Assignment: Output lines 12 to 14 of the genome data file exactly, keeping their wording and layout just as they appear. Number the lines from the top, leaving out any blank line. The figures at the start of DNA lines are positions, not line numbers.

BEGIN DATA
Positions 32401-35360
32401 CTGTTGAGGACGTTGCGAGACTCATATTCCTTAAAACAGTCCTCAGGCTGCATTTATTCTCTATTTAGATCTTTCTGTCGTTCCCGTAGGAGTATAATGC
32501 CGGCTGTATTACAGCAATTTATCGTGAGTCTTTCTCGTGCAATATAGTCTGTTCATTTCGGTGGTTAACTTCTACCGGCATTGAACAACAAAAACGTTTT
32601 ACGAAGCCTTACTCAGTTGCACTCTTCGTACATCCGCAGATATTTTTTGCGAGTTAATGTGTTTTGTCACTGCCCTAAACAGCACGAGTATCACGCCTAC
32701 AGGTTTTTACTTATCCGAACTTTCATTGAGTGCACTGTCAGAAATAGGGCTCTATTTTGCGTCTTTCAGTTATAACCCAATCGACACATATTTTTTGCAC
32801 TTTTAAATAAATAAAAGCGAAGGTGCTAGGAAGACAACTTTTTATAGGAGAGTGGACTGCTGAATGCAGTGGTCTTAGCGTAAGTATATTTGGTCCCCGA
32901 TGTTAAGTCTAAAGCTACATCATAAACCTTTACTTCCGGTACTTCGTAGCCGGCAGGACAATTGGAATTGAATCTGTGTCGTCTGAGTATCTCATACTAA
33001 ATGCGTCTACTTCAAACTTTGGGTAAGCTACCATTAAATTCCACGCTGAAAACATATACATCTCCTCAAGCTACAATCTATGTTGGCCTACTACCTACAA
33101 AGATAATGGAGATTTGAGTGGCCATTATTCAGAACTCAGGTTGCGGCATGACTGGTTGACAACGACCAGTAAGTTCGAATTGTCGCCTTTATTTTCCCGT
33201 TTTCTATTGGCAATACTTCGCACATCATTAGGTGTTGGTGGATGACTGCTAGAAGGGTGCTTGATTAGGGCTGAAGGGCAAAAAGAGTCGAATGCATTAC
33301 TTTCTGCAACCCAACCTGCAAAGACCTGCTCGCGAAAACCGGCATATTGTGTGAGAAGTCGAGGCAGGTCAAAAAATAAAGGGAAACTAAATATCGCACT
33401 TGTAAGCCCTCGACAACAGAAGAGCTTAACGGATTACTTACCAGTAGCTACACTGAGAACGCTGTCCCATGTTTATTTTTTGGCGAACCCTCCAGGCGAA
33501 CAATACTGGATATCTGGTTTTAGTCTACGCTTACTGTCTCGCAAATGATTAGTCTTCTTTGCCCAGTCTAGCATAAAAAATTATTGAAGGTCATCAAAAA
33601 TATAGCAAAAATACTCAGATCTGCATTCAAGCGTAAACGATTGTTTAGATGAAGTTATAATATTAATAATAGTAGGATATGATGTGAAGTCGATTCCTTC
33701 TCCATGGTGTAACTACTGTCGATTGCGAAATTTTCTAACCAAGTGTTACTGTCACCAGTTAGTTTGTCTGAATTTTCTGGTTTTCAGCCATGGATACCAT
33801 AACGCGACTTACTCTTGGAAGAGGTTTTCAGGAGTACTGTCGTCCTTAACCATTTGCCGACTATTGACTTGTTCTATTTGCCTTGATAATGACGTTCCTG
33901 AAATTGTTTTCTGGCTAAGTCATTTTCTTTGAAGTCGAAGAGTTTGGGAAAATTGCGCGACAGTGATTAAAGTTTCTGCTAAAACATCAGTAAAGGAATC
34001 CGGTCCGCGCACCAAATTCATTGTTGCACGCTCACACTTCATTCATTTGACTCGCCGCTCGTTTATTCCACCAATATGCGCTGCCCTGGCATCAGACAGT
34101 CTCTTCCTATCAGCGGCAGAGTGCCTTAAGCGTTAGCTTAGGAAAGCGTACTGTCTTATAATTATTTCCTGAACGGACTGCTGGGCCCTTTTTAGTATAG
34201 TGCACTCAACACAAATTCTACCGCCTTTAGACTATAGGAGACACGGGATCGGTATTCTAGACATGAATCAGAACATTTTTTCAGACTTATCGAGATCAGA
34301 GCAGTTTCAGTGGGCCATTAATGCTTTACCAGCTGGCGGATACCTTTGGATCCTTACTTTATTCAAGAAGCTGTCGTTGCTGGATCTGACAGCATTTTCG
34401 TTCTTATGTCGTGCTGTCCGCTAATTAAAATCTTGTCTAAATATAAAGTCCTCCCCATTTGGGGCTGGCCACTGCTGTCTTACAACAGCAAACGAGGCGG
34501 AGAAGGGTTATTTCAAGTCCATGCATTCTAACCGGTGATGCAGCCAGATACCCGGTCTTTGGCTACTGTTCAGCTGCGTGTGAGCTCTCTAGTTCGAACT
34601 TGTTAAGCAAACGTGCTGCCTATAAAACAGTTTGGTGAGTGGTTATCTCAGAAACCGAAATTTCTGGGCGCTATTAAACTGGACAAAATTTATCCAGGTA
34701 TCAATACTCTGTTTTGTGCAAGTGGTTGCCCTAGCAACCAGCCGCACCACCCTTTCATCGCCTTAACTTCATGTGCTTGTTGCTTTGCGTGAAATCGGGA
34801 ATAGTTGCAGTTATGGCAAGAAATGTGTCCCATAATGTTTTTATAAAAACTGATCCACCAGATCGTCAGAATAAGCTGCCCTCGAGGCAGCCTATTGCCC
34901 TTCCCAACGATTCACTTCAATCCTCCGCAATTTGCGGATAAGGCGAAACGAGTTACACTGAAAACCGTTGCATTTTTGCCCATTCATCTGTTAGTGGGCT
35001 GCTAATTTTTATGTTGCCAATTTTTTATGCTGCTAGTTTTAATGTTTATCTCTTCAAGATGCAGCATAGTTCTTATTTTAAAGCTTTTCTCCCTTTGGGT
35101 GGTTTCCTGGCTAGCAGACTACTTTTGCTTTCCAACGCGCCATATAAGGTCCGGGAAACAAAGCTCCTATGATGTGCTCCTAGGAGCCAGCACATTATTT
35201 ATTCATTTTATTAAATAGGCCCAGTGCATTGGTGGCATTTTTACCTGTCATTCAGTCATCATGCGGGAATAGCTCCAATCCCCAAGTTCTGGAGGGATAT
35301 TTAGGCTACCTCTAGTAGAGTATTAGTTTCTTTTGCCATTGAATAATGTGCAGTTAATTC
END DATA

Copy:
33401 TGTAAGCCCTCGACAACAGAAGAGCTTAACGGATTACTTACCAGTAGCTACACTGAGAACGCTGTCCCATGTTTATTTTTTGGCGAACCCTCCAGGCGAA
33501 CAATACTGGATATCTGGTTTTAGTCTACGCTTACTGTCTCGCAAATGATTAGTCTTCTTTGCCCAGTCTAGCATAAAAAATTATTGAAGGTCATCAAAAA
33601 TATAGCAAAAATACTCAGATCTGCATTCAAGCGTAAACGATTGTTTAGATGAAGTTATAATATTAATAATAGTAGGATATGATGTGAAGTCGATTCCTTC